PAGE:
A consultation on a much-maligned replacement bus service is being under-advertised, residents have claimed, leading to fears that it won’t properly serve the local area.
The West End Blether Bus will replace the 204 Stagecoach service from next month after administration councillors voted to revoke its subsidised funding.
Consultation sessions on the route the Blether Bus will take are being held this month – almost five months on from the original decision to scrap the 204 being made.
The first meeting took place on Tuesday, while the next takes place next Tuesday at Blackness Library from 10am-12pm.
A third session will be held on Wednesday at the Corso Street sheltered housing complex – but local resident Doris McLaren, behind a campaign to save the 204, believes these have been under-advertised.
She said: “I’m amazed at the number of people not notified about this meeting. I only found out about it second-hand from someone who got an email about it. I don’t use email.
“If the council is going to have these meetings there should clearly be public notices about them.
“Otherwise it’s too easy for them to take advantage of the fact nobody turns up.”
Last week, Doris issued a challenge to the SNP councillors and Lord Provost Ian Borthwick to ride the 204, after they voted to press ahead with plans to scrap it. To date, she claims no councillors have yet risen to her challenge.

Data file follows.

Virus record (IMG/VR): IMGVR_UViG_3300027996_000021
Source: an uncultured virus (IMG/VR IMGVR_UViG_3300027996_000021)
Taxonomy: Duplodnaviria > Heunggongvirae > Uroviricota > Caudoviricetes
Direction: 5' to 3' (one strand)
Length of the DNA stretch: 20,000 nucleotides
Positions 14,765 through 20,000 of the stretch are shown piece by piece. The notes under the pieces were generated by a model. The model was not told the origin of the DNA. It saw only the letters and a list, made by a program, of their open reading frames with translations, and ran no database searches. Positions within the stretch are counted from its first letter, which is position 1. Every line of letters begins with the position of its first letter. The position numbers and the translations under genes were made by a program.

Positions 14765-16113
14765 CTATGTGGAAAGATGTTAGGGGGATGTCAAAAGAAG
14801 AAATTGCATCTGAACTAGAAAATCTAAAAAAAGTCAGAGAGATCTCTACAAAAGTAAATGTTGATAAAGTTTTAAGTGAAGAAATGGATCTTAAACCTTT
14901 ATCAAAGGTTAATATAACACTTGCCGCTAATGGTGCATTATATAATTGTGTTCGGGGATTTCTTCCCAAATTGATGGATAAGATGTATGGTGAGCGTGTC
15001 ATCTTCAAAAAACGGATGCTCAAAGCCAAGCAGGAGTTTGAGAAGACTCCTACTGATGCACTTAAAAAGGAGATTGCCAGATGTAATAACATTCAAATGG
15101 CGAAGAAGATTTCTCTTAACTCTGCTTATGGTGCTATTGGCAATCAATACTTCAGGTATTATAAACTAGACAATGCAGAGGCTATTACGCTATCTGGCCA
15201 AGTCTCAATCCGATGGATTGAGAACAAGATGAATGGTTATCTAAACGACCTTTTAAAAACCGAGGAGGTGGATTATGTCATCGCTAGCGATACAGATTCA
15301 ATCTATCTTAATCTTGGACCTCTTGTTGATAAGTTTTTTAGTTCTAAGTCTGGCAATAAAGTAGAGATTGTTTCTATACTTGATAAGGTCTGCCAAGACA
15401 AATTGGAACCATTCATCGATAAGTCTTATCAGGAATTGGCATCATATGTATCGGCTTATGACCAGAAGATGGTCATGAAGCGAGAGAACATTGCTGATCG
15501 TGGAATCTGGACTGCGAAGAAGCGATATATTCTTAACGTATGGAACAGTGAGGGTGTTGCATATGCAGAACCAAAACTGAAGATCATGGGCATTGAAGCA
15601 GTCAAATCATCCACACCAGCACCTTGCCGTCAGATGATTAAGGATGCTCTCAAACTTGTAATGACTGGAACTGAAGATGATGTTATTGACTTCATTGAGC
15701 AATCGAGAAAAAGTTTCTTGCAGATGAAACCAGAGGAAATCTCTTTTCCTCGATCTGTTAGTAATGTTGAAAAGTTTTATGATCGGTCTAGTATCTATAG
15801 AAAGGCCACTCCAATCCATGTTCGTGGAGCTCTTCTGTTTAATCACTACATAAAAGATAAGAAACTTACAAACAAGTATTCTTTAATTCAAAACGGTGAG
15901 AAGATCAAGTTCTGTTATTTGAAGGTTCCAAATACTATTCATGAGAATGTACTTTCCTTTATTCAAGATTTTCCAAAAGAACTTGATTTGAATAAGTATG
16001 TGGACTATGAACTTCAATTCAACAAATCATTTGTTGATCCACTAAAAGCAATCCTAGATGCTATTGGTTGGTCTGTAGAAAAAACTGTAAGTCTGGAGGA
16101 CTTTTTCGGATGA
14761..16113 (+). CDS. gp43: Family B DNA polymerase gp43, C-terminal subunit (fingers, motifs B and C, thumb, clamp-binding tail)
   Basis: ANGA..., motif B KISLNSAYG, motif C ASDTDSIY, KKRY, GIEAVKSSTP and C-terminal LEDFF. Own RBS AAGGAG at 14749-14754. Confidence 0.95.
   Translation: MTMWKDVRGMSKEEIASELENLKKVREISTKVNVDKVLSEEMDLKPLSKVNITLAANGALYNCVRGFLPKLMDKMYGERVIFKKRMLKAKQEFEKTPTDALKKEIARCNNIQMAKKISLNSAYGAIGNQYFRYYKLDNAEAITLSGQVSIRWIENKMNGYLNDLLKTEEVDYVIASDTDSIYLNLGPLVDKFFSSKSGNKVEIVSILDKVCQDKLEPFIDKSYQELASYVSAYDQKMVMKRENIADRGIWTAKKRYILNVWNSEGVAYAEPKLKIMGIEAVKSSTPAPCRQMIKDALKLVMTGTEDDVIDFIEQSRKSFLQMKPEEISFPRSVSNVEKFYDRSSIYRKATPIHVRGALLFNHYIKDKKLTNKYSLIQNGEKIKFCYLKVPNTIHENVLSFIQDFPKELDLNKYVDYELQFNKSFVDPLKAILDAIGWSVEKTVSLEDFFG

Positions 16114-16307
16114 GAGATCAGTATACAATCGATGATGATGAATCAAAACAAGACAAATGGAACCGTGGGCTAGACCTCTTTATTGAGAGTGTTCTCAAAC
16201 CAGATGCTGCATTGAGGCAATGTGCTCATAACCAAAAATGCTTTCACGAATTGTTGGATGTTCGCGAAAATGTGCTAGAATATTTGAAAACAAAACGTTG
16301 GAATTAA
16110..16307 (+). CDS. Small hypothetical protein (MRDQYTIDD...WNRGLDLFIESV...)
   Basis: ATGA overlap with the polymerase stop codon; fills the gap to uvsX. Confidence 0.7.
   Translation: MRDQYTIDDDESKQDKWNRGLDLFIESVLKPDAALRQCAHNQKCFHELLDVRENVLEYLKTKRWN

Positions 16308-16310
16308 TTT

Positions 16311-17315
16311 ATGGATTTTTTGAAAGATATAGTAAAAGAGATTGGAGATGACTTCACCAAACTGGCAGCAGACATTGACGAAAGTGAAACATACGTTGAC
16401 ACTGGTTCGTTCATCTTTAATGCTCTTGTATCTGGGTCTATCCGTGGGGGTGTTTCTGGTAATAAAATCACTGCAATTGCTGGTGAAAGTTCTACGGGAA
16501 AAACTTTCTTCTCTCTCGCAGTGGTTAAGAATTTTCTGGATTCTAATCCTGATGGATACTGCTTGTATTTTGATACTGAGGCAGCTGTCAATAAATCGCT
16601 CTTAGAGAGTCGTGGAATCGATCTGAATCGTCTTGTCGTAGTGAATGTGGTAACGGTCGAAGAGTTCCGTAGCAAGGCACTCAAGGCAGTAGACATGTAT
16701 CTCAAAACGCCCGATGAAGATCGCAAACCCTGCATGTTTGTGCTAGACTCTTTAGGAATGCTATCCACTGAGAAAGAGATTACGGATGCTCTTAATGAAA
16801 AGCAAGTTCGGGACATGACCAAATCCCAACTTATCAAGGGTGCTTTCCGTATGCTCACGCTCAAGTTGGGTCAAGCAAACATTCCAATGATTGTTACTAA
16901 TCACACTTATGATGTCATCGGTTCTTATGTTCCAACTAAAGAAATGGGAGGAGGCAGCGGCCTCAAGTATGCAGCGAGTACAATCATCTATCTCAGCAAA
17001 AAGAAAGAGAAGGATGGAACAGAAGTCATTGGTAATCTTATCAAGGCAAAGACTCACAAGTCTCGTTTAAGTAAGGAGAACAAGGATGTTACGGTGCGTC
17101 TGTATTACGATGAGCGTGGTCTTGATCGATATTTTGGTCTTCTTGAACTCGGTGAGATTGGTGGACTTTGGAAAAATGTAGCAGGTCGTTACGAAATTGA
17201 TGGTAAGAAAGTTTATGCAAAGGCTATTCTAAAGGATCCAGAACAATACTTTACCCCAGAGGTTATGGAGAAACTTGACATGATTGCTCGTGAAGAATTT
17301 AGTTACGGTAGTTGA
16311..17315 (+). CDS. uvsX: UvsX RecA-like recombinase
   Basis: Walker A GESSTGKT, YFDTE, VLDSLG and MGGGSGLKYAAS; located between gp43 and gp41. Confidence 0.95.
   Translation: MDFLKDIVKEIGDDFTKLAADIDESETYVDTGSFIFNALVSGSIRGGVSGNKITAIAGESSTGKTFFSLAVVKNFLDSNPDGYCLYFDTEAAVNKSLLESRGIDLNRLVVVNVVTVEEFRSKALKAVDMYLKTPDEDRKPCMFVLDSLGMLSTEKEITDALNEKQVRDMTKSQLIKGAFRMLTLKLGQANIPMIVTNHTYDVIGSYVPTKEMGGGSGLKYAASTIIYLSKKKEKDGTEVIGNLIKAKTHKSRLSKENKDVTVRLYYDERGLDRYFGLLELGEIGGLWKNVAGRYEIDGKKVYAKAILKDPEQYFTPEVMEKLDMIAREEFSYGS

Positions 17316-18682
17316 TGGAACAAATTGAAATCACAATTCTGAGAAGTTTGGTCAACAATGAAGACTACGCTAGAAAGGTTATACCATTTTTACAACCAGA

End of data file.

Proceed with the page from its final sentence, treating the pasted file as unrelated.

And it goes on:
“It’s shocking what the council are doing – it smacks of West End snobbery, that they all assume we have cars and can drive about,” Doris added.
“These consultation sessions should have been taking place in February, when they first made the decision – not a month before we’re set to lose the 204.
“Everyone around here is putting a brave face on it but we don’t all expect to get on that Blether Bus.”
The vehicle set to be used for the West End Blether Bus is a minibus rather than a fully-fledged passenger bus, making it unsuitable for those with disabilities.
The council-run service – which the local authority says will save £40,000 a year compared with subsidising the 204 – will also only run short distances, requiring locals to transfer between services to get to destinations such as Ninewells Hospital.